The low resolution version generated by our app is nice for the CLI, but not enough to grasp the
infinite complexity of the Mandelbrot set. To achieve this, we’ll need the resolution and versatility
of digital images.
Both CLI and image representations have something in common: for every pixel, we know if they are part of the
Mandelbrot set. Let’s use this to create a new structRepresentation that handles the state of every pixel
using a two dimensional array:
This type will help us setting and getting the state of every pixel. Let’s make use of it by generating a
Representation from the structConfig; it’s the same double loop used in the main method,
but instead of printing the output, we save the info in the new struct:
Export the representation
Now that we have separated the representation of the Mandelbrot set from its creation, we can continue
improving our app by creating a type responsible of exporting this representation to the format that we desire.
Even though our final goal is generating images, let’s start with the CLI version:
The export() method returns a string with the representation of the set. Using it in the main method is
As you can see the separation of concerns has improved the readability of our code, but unfortunately
this doesn’t bring us closer to our objective… until now!
Let’s add a new structImageExporter that, using a Representation, prints pixels in a png image.
Keep in mind that after drawing the pixels, the file needs to be saved with a given name in a specific folder.
Both default Exporter and ImageExporter have the same export() method, which means that they share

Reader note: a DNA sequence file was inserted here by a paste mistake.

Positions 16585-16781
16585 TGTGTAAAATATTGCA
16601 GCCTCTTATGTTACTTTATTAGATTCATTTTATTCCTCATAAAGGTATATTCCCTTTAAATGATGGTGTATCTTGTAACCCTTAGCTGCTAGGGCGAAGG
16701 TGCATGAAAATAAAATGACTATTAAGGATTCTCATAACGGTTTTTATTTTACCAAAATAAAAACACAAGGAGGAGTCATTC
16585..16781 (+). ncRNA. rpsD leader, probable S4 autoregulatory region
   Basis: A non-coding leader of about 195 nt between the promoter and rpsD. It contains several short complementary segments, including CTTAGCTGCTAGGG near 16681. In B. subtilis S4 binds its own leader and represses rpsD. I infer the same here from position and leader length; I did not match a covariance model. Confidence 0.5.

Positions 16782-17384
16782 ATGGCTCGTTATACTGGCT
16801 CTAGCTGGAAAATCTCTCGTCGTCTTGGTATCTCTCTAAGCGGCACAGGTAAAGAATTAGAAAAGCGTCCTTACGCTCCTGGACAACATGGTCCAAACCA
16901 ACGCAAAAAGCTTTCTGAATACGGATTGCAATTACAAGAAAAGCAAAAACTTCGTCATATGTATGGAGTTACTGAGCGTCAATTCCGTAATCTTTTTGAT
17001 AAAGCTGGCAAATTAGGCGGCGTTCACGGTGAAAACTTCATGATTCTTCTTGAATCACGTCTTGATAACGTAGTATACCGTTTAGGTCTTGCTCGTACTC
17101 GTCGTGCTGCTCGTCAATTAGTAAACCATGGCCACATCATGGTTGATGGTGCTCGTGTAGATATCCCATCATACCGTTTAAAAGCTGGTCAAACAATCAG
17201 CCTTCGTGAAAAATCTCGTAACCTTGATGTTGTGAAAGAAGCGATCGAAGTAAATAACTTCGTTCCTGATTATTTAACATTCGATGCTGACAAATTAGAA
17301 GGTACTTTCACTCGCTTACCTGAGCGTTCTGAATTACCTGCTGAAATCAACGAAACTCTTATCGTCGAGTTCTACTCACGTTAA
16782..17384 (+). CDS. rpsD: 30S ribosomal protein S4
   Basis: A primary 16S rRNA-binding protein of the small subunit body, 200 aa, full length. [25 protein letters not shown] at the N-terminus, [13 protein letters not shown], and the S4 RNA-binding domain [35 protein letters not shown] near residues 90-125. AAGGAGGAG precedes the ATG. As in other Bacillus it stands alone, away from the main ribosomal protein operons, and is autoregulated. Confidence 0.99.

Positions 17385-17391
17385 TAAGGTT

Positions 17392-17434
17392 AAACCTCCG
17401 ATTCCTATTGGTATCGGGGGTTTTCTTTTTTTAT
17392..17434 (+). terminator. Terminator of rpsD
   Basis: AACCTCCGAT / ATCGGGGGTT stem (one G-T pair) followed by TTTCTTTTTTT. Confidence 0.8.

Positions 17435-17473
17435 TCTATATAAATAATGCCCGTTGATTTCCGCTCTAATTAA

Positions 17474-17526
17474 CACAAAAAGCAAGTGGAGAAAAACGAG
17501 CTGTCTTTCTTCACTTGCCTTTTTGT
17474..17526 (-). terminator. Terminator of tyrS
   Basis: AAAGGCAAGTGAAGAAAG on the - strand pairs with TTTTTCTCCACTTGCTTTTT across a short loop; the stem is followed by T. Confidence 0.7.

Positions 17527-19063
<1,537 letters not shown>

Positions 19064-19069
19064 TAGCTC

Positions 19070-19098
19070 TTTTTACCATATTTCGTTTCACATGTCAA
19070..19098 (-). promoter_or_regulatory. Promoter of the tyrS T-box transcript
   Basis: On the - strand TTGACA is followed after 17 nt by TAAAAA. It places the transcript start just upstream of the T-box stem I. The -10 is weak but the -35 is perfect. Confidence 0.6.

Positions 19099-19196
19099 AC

the same goal. With a little renaming, an interface and a new method CreateExporter,
we can use any Representation of a Mandelbrot set without taking care of where
it writes the result: the CLI or an image.
With a couple of additions in the main method, the app will be able to generate custom images of the Mandelbrot set.
From now on the default output of the app will be an image, that’s why we will also have to tweak default
values like width and height:
Now we can build, execute and enjoy the first image generated by the app! The git checkout command is optional,
in case you want to use the exact same code as me:
The resulting image (mandelbrot/800x601.png) should look like this:
Testing and refactoring
Check the new tests added to the app,
especially the ones related to the exporters (exporter_test.go).
Working with files is tricky, that’s why the TDD approach has helped in edge cases like
incorrect file extensions or directories that need to be created.
The generated images might look correct until you start generating them with custom ratios.
For example, run the next command:
The resulting image displays a stretched version of the Mandelbrot set:
To solve this problem, the app must calculate automatically the value of imagMax using the rest of the boundaries,
instead of defining it manually. Let’s make some changes in the config.go file:
This new method returns a Config with accurate image ratio values. For the sake of correctness,
let’s modify the default parameters so that the resulting image has a 4:3 ratio:
Add them to the flags in the main method:
These default values will return a horizontally centered image.
Also, custom parameters won’t stretch the image. Get the
refactored version of the app and test it by yourself!
Now that the app generates images, the next goal is to make them more appealing by using colors.
See you in the next post!